NORTH ADAMS -- A local artist's newest book lays out steps older artists can take to improve their quality of life.
Sculptor and mixed media artist Eric Rudd hopes his book, "Strategies for Serious Older Artists," will offer practical advice for an important and often overlooked demographic. Rudd, who was founding director of the Contemporary Artists Center and a driving force in the conversion of the Beaver and Eclipse mills into studios and lofts, said he has found very little advice for older artists.
"Artists don't retire; they work until they drop," Rudd said.
Rudd says the main themes of the book are how artists can continue work during their senior years and also how they can protect their legacy.
"Within my own studio, I've made adjustments and started to think about this issue," he said in a recent email. Rudd, who declined to give his age, says that he has worked in excess of 45 years in the art world.
Preventive measures can help artists minimize accidents or obstacles, which could get in the way of their work.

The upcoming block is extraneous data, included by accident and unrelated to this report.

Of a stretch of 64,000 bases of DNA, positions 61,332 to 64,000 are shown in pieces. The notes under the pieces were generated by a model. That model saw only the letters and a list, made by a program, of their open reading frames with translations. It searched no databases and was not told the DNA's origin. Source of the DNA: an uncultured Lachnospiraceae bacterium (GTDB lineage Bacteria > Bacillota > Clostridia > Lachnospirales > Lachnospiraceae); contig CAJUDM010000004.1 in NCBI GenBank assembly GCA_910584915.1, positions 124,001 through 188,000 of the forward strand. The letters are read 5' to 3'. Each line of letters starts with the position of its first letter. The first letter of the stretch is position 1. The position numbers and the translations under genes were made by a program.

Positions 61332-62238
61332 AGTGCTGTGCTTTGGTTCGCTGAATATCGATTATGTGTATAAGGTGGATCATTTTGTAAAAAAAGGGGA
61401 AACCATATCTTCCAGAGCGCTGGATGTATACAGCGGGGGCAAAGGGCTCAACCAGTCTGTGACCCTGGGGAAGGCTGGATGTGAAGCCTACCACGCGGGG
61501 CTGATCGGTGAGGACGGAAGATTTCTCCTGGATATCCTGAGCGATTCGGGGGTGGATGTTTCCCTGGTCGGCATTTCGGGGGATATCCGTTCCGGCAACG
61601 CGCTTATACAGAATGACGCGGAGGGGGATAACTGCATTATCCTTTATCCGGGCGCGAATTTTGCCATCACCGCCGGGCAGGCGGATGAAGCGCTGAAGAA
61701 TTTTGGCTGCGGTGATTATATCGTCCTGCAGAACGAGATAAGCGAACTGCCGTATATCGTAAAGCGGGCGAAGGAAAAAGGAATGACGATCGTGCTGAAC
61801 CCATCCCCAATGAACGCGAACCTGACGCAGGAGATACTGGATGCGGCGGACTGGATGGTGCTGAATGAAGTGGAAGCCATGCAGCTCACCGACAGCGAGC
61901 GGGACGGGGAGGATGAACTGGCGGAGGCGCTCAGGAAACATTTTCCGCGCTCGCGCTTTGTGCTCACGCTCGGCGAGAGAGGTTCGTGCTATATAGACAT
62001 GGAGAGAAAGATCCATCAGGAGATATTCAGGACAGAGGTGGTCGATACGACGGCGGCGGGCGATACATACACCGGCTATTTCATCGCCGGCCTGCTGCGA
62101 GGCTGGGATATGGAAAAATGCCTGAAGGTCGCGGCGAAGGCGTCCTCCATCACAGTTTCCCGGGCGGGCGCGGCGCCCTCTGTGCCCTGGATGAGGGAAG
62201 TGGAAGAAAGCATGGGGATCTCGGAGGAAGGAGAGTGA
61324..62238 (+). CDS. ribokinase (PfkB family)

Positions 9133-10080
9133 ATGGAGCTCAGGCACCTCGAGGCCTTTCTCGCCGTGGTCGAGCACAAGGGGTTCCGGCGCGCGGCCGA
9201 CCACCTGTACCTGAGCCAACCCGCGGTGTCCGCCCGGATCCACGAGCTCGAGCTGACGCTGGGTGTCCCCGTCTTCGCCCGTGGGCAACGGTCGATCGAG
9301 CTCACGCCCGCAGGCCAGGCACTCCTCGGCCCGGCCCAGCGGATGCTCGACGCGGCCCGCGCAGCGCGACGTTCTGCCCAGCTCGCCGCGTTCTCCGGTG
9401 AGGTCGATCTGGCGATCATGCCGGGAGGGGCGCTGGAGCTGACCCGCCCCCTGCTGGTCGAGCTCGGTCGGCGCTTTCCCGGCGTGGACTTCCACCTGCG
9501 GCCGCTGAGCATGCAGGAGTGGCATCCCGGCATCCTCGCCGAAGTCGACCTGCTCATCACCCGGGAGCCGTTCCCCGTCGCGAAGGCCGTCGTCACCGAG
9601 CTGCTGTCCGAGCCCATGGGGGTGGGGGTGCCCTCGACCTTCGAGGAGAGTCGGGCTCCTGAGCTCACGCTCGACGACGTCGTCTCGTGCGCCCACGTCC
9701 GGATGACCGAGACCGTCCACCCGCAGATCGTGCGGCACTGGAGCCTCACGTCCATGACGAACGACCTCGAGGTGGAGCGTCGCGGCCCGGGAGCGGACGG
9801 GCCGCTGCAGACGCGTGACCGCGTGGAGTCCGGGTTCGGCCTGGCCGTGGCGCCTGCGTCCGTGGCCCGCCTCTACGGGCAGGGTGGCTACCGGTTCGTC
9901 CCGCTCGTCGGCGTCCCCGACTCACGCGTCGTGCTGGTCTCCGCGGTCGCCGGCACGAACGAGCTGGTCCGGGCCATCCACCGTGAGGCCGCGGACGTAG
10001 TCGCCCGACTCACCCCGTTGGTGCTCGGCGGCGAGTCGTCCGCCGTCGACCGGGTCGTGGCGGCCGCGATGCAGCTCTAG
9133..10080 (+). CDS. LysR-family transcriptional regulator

"A fall from the ladder at the age of 40 is easier to take than at 70," he said.
One simple preventive measure is updating a work space's lighting. Newer light fixtures are more reliable and energy-efficient lightbulbs last longer, meaning fewer trips up and down ladders and less chance of an accident.
The preservation of art can go a long way in protecting an artist's legacy, Rudd said. He suggests artists keep all their works wrapped in plastic for protection from light, dust and water. Drawings should be in flat drawers, and three-dimensional works should be covered and stored safely.
Artists can accumulate a lot of art over their lifetime of working, he said.
"Most don't even have wills, and spouses and children are not prepared to have hundreds and often thousands of artworks dumped upon them," Rudd said.
Prolific artists, Rudd said, make 200 works a year -- that could include drawings, paintings, sculptures and other projects. Over a 40-year career, an artist could still have hundreds of pieces that hadn't sold.
Rudd suggests artists begin an inventory of art themselves, rather than waiting for an executor to perform one.
"Unfortunately, the Dumpster and basement have taken care of the majority of art estates," he writes.
Rudd's book is set to publish Jan. 2, 2013. It will sell for $6.99 as an e-book through major booksellers, including Amazon.com. The book is also offered in print, retailing for $19.95, and can be ordered at www.TheBookPatch.com. It is also expected to be available in bookstores and museum and art stores.
Rudd is the author of two previous books for artists: "The Art World Dream -- Alternative Strategies for Working Artists" and "The Art Studio/Loft Manual -- For Ambitious Artists and Creators."